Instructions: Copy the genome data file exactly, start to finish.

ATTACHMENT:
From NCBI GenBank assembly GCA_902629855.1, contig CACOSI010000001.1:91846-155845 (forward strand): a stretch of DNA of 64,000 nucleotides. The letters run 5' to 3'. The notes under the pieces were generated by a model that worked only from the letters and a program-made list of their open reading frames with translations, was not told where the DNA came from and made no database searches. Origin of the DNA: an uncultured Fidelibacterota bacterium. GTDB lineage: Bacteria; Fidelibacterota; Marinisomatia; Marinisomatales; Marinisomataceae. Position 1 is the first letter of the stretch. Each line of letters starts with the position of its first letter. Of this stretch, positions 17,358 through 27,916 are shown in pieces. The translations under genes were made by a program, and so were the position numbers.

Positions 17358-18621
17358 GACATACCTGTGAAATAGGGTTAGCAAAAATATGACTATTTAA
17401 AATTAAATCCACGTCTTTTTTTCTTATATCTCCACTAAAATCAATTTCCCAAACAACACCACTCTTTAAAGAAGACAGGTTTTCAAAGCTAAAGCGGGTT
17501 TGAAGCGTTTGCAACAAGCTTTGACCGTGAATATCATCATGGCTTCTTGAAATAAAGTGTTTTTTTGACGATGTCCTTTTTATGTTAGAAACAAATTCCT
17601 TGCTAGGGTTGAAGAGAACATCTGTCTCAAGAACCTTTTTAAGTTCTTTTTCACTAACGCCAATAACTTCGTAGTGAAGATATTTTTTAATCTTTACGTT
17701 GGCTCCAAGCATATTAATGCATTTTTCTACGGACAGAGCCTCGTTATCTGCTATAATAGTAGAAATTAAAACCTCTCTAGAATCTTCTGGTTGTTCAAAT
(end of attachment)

From NCBI GenBank assembly GCA_902629855.1, contig CACOSI010000001.1:91846-155845 (forward strand): a stretch of DNA of 64,000 nucleotides. The letters run 5' to 3'. The notes under the pieces were generated by a model that worked only from the letters and a program-made list of their open reading frames with translations, was not told where the DNA came from and made no database searches. Origin of the DNA: an uncultured Fidelibacterota bacterium. GTDB lineage: Bacteria; Fidelibacterota; Marinisomatia; Marinisomatales; Marinisomataceae. Position 1 is the first letter of the stretch. Each line of letters starts with the position of its first letter. Of this stretch, positions 17,358 through 27,916 are shown in pieces. The translations under genes were made by a program, and so were the position numbers.

Positions 17358-18621
17358 GACATACCTGTGAAATAGGGTTAGCAAAAATATGACTATTTAA
17401 AATTAAATCCACGTCTTTTTTTCTTATATCTCCACTAAAATCAATTTCCCAAACAACACCACTCTTTAAAGAAGACAGGTTTTCAAAGCTAAAGCGGGTT
17501 TGAAGCGTTTGCAACAAGCTTTGACCGTGAATATCATCATGGCTTCTTGAAATAAAGTGTTTTTTTGACGATGTCCTTTTTATGTTAGAAACAAATTCCT
17601 TGCTAGGGTTGAAGAGAACATCTGTCTCAAGAACCTTTTTAAGTTCTTTTTCACTAACGCCAATAACTTCGTAGTGAAGATATTTTTTAATCTTTACGTT
17701 GGCTCCAAGCATATTAATGCATTTTTCTACGGACAGAGCCTCGTTATCTGCTATAATAGTAGAAATTAAAACCTCTCTAGAATCTTCTGGTTGTTCAAAT